Serratus Anterior Anatomy: Origin, Insertion, Action, Innervation

Serratus Anterior Anatomy Study: Origin, Insertion, Action and Innervation

Serratus Anterior Muscle

Origin: Fleshy slips from the lateral aspect of the superior eight ribs and anterior intercostal membranes from the midclavicular line, the lower four slips interdigitating with external abdominal oblique
Insertion: Volar surface of the axillary border of the scapula, spanning the superior and inferior angles
Action: Protracts and stabilizes scapula, assists in upward rotation.
Innervation: Long thoracic nerve (C5, 6, 7)
Blood Supply: Thoracic branch of the axillary artery
Synergist: Pectoralis major, Pectoralis minor, Subclavius, Trapezius, Latissimus dorsi, Rhomboid major, Rhomboid minor, Levator scapulae
Antagonist: Deltoid, Supraspinatus, Infraspinatus, Teres major, Teres minor, Subscapularis

For pain and symptom information see: Serratus Anterior Pain and Symptoms

 

Primary Actions of the Serratus Anterior:

1. Upward rotation of the scapula

  • Agonists: Trapezius
  • Antagonists: Levator Scapulae, Serratus Anterior (upper fibers) Rhomboid Major, Rhomboid Minor, Pectoralis Minor
  • Stabilizer: Trapezius

2. Downward rotation of the scapula

  • Agonists: Levator Scapulae, Rhomboid Major, Rhomboid Minor, Pectoralis Minor, Trapezius (middle fibers
  • Antagonists: Trapezius (upper and lower fibers), Serratus Anterior (lower fibers)
  • Stabilizer: Trapezius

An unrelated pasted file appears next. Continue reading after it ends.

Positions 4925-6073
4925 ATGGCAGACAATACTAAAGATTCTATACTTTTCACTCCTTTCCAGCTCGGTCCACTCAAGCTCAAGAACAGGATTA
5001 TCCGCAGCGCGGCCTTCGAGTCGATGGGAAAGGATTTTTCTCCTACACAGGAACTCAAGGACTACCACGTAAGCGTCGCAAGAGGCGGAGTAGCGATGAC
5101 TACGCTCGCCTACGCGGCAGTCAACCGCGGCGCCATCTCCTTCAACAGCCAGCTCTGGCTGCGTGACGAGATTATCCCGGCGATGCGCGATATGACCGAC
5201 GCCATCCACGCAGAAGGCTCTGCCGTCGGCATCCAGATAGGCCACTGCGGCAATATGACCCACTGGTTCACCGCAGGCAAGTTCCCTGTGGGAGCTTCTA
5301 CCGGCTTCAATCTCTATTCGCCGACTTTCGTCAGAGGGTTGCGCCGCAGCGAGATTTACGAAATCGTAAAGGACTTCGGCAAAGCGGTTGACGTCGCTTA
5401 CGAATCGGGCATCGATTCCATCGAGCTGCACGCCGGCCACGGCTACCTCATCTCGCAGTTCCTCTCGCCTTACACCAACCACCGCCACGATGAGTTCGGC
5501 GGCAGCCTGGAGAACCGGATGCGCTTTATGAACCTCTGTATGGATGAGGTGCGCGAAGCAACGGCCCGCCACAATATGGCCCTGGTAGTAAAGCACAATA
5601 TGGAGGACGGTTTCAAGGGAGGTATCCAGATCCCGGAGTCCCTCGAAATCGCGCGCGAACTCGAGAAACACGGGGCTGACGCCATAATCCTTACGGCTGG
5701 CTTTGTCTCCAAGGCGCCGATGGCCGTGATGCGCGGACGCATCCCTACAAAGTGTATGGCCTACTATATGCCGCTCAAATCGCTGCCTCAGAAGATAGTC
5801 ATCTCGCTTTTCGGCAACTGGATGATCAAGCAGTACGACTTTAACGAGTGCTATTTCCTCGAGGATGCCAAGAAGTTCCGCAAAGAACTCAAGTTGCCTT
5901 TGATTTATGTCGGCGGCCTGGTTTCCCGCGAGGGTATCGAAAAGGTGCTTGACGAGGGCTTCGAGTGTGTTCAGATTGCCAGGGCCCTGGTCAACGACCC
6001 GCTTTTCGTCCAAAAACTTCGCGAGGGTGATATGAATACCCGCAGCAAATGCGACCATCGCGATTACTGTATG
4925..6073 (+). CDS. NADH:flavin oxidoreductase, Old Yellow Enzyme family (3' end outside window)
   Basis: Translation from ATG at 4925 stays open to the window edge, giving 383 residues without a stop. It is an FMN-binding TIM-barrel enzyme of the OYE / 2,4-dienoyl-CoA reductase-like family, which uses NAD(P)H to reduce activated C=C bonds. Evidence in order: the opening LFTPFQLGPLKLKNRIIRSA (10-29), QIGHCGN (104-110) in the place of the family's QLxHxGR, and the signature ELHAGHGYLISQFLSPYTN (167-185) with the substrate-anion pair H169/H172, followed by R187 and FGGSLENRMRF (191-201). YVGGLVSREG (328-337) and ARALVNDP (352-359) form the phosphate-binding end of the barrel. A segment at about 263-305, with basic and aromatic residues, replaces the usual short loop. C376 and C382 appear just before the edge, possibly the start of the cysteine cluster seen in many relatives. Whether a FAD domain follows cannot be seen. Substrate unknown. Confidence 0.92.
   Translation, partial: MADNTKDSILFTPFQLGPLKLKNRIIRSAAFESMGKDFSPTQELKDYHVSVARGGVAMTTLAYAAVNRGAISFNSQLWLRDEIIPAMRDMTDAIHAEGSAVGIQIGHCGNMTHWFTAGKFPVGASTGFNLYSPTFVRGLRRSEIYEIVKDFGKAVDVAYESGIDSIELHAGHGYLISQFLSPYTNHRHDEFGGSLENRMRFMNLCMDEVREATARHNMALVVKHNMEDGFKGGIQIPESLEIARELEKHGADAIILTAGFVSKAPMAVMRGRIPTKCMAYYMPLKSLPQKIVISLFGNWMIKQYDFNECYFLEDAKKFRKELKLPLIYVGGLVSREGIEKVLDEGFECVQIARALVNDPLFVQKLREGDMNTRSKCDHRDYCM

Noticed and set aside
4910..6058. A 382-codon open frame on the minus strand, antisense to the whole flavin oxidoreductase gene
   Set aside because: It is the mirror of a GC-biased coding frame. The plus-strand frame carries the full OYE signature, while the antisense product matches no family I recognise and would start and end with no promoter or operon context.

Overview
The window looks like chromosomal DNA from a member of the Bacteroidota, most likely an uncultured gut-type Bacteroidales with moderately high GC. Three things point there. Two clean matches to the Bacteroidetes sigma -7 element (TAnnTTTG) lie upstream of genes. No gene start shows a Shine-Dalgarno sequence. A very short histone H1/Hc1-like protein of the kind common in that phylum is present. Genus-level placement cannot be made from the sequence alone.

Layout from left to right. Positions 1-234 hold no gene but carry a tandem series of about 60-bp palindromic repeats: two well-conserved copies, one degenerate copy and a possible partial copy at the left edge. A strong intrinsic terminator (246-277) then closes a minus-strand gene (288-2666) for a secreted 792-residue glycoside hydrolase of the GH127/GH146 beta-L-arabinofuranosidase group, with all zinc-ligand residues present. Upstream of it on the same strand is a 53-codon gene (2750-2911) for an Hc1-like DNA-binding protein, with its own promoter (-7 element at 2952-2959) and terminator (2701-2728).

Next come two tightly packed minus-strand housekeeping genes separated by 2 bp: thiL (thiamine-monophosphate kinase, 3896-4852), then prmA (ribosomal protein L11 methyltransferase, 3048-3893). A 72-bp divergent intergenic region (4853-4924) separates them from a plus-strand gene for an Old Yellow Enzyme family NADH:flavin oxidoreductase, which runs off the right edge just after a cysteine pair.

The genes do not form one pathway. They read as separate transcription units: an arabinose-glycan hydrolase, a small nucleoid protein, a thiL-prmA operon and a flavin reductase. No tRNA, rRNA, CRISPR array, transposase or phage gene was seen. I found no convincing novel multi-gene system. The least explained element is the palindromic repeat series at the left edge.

3. Protraction of the scapula

  • Agonists: Pectoralis Minor
  • Antagonists: Trapezius (middle fibers),  Rhomboids Major, Rhomboid Minor

4. Depression of the scapula

  • Agonists: Pectoralis Minor, Trapezius (lower fibers)
  • Antagonists:Trapezius (upper part), Levator Scapulae

5. Stabilizes the medial border of the scapula to the chest wall during movement of the arm at the shoulder


Anatomy Reference Books

Anatomy Coloring Book

coloring_book

The Anatomy Coloring Book is one of the best study and reference books for beginning anatomy students. The diagrams are clearly labeled and allow you to see the relationship and placement of the various structures of the body. You will also be surprised how the act of coloring will help with recall. But this is not just a beginners book, it is also great for practitioners and therapists to have on hand to use with clients and patients to use as a visual reference.

Basic Clinical Massage Therapy

basic_clinical_massa

Out of the scores of books in my office Basic Clinical Massage Therapy is by far the most referenced book in my library. The musculoskeletal system is overlaid on human models allowing you to learn the precise location, origin and insertions of each muscle. The models are pictured in various poses throughout the book which also helps you visualize muscles in motion and their actions relationship with the skeletal structure and other muscles. Though it is written for massage therapists, it is an excellent book for anyone who wants to learn about the muscular system. MT’s will benefit from recommended treatments for each muscle.

 

 

References:

The Trigger Point Therapy Workbook – Claire Davies, Amber Davies, and David G. Simons

Basic Clinical Massage Therapy: Integrating Anatomy and Treatment – James H. Clay and David M. Pounds

Trigger Point Therapy for Myofascial Pain – Donna Finando and Steven Finando

Massage Therapy Principles and Practice – Susan Salvo

Theory & Practice of Therapeutic Massage – Mark Beck

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